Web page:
Legal Aspects Of Brewing, Selling And Drinking

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Looks at the legal issues surrounding starting up your own brewery.

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  • Fed v State – The Two-tier system
  • “Unilateral” means only the government can trigger the enforcement of the regulation; “hybrid” means private parties (e.g., distributors) can enforce the regulation. In one case, the state sets the bar, in the other a private party – so, think about a law that says “retailer must charge at least X% over cost” versus a rule that says “the retailer must charge at least whatever percentage his distributor requires” – the former is “unilateral”, the latter is “hybrid”; in other words anti-trust law is concerned about private parties conspiring to suppress competition, NOT the state itself suppressing competition – which it is allowed to do, provided it does not do so in a discriminatory manner (e.g., Granholm); hybrid laws must have some component of meaningful state review for reasonableness and non-collusion
  • “brewpub group” is basically other brewpubs that might be owned by a brewpub – e.g., The Dane buys a restaurant, makes it a brewpub, but it isn’t called, or really even related to The Dane – can share beer, but all brewed counts against limits“entire manufacturing process” – what is the “manufacturing process” – does this include fermentation? Barrel conditioning? Bottling? Aging? Question is somewhat negated by “prohibitions” that prohibit brewpubs from owning any permit that would allow these processes off-siteDoesn’t require that entirety of beer sold on-premises be brewed there – only that the entire process does occur on premises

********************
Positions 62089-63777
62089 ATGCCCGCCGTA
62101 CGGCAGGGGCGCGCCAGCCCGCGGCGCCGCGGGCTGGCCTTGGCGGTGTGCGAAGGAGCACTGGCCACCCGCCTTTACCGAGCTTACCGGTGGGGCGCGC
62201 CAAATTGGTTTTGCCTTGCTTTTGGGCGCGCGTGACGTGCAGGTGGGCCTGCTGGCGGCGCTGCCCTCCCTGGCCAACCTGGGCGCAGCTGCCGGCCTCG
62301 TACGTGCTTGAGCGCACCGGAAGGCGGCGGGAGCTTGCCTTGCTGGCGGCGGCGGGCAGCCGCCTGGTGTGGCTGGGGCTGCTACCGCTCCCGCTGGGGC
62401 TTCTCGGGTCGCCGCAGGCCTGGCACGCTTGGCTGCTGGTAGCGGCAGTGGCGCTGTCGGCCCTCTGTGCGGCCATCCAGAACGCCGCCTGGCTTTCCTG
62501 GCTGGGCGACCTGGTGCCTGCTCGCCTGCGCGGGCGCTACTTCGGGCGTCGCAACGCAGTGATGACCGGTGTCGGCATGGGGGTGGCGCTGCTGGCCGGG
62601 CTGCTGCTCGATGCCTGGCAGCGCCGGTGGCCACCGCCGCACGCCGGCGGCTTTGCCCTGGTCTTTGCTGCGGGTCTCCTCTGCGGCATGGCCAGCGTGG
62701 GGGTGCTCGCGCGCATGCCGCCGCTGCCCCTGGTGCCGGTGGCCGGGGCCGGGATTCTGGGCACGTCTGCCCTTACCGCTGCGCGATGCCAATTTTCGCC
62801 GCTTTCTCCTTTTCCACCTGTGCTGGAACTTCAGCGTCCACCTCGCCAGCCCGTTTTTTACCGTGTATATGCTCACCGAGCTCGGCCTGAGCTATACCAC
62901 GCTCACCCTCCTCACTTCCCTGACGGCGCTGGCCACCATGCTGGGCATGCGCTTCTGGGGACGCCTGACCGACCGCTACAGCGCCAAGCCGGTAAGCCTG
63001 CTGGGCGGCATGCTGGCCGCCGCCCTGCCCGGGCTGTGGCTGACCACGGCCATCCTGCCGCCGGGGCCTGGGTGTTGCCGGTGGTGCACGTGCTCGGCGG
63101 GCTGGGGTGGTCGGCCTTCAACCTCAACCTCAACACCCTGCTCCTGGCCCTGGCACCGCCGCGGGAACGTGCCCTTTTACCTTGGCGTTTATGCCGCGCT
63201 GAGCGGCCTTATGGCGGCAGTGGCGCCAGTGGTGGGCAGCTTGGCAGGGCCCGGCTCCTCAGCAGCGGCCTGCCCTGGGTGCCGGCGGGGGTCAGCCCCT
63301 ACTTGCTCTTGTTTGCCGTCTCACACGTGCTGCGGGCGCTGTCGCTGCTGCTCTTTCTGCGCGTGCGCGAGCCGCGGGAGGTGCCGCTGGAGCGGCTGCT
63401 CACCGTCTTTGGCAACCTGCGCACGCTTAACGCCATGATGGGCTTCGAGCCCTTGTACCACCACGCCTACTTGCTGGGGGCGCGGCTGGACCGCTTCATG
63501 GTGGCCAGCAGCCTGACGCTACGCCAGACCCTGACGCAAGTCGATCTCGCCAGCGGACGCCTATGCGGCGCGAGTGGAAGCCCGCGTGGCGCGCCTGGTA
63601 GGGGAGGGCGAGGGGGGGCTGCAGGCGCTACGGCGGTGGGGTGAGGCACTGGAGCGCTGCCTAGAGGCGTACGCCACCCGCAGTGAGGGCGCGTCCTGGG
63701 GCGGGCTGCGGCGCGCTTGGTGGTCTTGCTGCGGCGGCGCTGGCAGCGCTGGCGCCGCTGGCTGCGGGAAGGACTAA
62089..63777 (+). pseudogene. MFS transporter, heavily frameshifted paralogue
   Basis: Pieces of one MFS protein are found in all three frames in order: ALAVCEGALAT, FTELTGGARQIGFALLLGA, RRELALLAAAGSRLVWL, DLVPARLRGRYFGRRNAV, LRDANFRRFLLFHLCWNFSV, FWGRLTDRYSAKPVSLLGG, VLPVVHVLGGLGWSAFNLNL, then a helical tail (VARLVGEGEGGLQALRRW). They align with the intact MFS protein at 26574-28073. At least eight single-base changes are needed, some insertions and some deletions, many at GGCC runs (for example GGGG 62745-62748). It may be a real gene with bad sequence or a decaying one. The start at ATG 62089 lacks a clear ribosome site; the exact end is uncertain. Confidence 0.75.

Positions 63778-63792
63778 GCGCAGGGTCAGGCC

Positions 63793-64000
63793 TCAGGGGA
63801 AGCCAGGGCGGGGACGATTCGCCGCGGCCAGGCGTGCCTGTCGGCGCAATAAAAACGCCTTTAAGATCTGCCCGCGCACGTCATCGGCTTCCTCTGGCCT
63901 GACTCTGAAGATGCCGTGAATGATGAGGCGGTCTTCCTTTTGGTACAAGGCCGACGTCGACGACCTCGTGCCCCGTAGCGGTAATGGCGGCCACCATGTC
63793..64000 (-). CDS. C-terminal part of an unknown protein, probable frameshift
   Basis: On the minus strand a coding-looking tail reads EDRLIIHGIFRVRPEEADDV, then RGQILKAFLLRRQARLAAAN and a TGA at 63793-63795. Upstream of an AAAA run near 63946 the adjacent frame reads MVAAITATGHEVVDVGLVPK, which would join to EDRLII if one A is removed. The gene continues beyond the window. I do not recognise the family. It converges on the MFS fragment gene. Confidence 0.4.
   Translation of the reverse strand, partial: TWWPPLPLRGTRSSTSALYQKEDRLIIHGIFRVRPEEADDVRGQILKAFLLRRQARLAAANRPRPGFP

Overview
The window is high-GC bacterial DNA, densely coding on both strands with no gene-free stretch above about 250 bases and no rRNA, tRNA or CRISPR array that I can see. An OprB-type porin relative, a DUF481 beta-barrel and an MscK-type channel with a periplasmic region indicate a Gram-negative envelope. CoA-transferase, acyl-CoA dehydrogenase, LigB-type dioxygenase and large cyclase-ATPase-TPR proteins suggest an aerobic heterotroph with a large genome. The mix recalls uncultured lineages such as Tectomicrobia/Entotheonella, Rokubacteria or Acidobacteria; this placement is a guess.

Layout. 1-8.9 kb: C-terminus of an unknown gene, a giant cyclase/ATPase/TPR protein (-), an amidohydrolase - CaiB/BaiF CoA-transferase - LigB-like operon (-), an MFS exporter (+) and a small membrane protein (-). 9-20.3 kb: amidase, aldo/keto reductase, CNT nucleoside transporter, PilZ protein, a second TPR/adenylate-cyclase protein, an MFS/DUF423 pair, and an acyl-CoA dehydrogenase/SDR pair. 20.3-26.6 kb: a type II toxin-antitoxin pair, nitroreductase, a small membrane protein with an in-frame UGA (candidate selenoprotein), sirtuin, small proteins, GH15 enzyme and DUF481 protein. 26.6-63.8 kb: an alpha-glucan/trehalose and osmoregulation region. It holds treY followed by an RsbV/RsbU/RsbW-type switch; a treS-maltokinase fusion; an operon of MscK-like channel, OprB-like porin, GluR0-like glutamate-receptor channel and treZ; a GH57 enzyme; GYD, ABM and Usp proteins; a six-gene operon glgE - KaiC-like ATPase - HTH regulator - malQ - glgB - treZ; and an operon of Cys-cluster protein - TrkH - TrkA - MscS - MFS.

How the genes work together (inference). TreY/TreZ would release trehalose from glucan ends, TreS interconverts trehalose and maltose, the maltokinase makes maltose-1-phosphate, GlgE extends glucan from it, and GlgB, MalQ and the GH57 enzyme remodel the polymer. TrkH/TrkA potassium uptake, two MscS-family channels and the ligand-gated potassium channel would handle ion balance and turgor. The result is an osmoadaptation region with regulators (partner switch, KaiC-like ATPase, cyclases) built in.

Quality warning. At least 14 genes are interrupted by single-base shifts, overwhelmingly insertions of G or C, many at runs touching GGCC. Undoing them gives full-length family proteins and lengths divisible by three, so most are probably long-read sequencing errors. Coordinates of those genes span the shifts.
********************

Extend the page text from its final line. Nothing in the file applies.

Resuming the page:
• Where/from whom: trade-off – the more money you want and the more liability you are asking someone to undertake (e.g., co-signing or personal guarantees) the more control that person or entity is going to want to have – control will take the form of business decisions in the case of equity investors, or will take form of collateral for lenders/banks
  • Legal Aspects Of Brewing, Selling And Drinking

    1. 1. Legal Aspects of Brewing, Selling and Drinking Beer<br />Jeffrey M Glazer, AttorneyGlazer Legal Servicesjmg@glazerlegal.com608-277-1778<br />
    2. 2. Overview <br />The Three-Tier System<br />Exceptions: Brewpubs and Direct-Ship<br />Breweries<br />Brewing Licenses<br />Business Considerations<br />Labeling Law (Federal and State)<br />Taxes (Federal and State)<br />
    3. 3. Supremacy Clause<br />Article IV, Paragraph 2 of the US Constitution:<br />“This Constitution, and the Laws of the United States which shall be made in Pursuance thereof; and all Treaties made, or which shall be made, under the Authority of the United States, shall be the supreme Law of the Land; and the Judges in every State shall be bound thereby, any Thing in the Constitution or Laws of any State to the contrary notwithstanding.”<br />1982 Supreme Court decision: “A state statute is void to the extent that it actually conflicts with a valid federal statute.“<br />Preemption: the displacement of a lower jurisdiction&apos;s laws when they conflict with those of a higher jurisdiction.<br />